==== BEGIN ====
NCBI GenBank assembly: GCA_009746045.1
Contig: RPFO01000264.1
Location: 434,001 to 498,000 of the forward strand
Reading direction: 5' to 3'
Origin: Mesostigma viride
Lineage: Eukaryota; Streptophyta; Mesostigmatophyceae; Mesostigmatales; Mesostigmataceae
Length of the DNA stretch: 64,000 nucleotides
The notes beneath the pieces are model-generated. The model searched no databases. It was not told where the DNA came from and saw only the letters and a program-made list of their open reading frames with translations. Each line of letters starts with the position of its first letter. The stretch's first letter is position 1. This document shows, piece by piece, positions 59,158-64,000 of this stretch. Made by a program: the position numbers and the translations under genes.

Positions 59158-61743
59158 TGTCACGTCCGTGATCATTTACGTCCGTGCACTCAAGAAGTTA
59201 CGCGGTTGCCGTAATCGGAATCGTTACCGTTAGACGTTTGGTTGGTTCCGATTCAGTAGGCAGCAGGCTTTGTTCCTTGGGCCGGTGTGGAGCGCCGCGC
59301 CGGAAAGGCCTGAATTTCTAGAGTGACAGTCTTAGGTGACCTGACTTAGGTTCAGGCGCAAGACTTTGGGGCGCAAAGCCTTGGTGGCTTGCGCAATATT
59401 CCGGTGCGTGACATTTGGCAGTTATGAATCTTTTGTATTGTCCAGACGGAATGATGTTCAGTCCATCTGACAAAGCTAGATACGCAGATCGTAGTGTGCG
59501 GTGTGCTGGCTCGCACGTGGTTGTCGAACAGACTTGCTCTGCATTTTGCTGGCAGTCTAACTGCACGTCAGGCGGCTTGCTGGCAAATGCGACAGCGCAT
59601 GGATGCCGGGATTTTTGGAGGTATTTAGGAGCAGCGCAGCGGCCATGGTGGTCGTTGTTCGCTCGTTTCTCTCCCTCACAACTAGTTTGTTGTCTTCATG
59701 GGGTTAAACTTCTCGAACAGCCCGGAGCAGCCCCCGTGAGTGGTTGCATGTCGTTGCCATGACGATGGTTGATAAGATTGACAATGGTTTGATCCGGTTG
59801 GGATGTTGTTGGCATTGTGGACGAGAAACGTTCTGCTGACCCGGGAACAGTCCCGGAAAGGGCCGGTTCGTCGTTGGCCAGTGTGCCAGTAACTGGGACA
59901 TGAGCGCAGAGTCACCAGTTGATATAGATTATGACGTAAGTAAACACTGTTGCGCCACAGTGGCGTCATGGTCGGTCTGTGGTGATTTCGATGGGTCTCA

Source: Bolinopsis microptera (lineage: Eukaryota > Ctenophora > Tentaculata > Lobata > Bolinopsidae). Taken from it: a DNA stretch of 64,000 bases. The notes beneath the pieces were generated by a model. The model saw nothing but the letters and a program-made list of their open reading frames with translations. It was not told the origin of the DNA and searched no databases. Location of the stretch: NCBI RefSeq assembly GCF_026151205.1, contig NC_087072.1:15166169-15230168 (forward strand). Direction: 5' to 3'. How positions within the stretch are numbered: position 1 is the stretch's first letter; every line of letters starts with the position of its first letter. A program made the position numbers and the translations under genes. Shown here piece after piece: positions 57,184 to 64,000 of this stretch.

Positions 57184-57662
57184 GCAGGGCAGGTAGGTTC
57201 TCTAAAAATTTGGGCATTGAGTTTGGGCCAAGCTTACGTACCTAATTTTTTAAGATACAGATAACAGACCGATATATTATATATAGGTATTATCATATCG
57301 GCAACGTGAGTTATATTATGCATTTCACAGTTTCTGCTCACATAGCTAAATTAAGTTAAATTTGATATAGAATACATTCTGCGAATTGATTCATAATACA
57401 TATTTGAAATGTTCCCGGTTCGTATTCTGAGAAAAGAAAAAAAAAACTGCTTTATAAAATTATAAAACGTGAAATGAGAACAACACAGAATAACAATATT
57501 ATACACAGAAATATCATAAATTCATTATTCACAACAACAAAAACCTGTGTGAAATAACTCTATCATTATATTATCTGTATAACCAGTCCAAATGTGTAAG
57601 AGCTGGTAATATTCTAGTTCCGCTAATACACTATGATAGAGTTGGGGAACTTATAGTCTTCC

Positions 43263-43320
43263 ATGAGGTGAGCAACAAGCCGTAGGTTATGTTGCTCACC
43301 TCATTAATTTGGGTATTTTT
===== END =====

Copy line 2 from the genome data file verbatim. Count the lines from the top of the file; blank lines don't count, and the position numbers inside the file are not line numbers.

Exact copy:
Contig: RPFO01000264.1